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The Jellyman's Daughter: Dead Reckoning
by George Graham
(Independent As broadcast on WVIA-FM 10/10/2018)
Back in 1996, a young singer-songwriter who grew up in Los Angeles, with parents who worked in show biz, was drawn to the sound of traditional Appalachian music, appeared with a debut album that turned out to be very influential. Gillian Welch’s Revival, made with her musical partner David Rawlings in the midst of the 1990s grunge scene, sparked an interest in traditional sounding folk, performed in a stripped down musical setting. Since then, there has been a steady stream of artists who turn to a minimalist folk setting, many as similar male-female duos. In the last couple of years, there has been an uptick in the appearance of such groups often in a duo setting, including the duo of Anais Mitchell & Jefferson Hamer, The Lark and the Loon, Oliver the Crow, and Courtney Hartman & Taylor Ashton to name a few. This week we have another folky duo, influenced by American traditional folk, though this one is from the other side of the Atlantic, from Scotland, to be specific. They call themselves The Jellyman’s Daughter, and their new second album is titled Dead Reckoning.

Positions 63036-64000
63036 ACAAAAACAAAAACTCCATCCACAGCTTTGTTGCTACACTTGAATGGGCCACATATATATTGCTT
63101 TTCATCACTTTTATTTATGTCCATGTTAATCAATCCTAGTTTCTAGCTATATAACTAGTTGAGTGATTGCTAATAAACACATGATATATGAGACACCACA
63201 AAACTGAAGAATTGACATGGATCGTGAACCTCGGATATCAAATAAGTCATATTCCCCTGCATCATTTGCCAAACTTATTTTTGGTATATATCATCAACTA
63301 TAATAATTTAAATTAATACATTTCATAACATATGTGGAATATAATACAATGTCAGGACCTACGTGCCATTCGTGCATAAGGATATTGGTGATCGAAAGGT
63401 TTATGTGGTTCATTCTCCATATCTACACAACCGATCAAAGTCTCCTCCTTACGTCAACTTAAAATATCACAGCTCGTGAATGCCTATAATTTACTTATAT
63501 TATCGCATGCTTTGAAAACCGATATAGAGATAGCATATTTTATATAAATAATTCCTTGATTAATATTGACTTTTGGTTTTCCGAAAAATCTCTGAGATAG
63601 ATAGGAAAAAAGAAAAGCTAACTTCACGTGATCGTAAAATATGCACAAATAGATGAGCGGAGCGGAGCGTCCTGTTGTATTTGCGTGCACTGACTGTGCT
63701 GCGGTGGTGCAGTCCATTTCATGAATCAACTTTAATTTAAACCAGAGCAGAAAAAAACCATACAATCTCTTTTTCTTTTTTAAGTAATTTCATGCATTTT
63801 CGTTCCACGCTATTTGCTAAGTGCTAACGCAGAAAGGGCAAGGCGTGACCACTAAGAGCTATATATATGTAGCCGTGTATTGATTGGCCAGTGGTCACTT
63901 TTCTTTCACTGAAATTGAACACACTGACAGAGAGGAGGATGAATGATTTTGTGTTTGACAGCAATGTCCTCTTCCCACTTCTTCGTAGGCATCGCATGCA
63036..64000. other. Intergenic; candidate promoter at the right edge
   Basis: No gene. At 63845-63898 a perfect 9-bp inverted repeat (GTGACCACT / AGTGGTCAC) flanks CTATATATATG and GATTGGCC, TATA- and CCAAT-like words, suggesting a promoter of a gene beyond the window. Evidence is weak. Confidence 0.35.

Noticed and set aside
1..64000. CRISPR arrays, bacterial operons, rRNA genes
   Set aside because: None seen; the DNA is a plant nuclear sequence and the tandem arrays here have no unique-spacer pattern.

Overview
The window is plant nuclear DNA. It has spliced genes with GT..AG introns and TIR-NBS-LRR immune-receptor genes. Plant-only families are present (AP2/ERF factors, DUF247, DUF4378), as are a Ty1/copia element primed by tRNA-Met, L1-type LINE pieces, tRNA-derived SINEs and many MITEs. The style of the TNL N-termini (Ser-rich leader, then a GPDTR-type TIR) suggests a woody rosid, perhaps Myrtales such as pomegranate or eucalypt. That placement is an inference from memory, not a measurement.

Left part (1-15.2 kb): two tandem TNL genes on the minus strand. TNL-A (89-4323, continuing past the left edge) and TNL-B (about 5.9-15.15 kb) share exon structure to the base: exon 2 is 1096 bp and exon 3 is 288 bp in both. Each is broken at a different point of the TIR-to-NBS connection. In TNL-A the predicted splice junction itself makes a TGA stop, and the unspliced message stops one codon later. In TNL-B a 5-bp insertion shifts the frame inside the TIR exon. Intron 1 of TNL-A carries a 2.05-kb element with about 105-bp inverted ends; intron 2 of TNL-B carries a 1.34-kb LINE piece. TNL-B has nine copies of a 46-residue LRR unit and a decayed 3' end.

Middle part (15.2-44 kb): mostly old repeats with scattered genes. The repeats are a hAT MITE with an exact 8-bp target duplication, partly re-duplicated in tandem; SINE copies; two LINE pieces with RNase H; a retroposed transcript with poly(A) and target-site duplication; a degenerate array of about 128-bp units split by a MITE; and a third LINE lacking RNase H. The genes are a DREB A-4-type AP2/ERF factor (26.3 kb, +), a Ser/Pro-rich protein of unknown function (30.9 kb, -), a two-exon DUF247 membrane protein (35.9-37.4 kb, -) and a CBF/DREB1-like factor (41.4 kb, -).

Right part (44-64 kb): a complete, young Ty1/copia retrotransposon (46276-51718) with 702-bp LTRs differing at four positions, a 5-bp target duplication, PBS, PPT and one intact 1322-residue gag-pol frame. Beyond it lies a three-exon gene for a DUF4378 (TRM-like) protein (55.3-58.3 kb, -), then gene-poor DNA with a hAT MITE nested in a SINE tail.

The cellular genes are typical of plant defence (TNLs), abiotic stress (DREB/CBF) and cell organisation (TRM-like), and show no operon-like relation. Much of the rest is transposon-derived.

The Jellyman’s Daughter are Emily Kelly and Graham Coe, who met in Edinburgh in 2011. They found that they enjoyed making music together and started creating home recordings. They released their debut album in 2014. Ms. Kelly plays mandolin and guitar, and does the majority of the lead vocals, and Coe’s main instrument is a cello, though he also plays mandolin, banjo and keyboards. Coe and Ms. Kelly have a similar vocal range and sometimes it’s hard to tell who is singing, so their vocal harmonies can be very tight.
After the release of their debut album, they began to attract attention, winning an award for best acoustic act in the Scottish Alternative Music awards, and toured extensively in Europe and North America.
Now, four years after their debut release, they are out with Dead Reckoning, which is a more ambitious record, in that it features the extensive use of a 16-piece string orchestra, and yet it still sounds like intimate folk music, with bluegrass instruments like mandolin, fiddle and banjo never far from the musical focus. The compositions can be very melodic and sometimes beautifully melancholy.
This album features a more or less regular band, including banjo player Jamey Francis, acoustic bassist Paul Gilbody and fiddle player Toby Shaer. Co-leader Graham Coe wrote the string arrangements, which were conducted by Scottish composer and vocalist Luci Holland. But as mentioned, the orchestrations are subtle but highly effective, without it sounding like some kind of big production. The album manages to keep a traditional folk aura.
The original compositions are often a little cryptic lyrically, but ultimately touch on age-old topics, along with a couple of songs which consider the state of the world.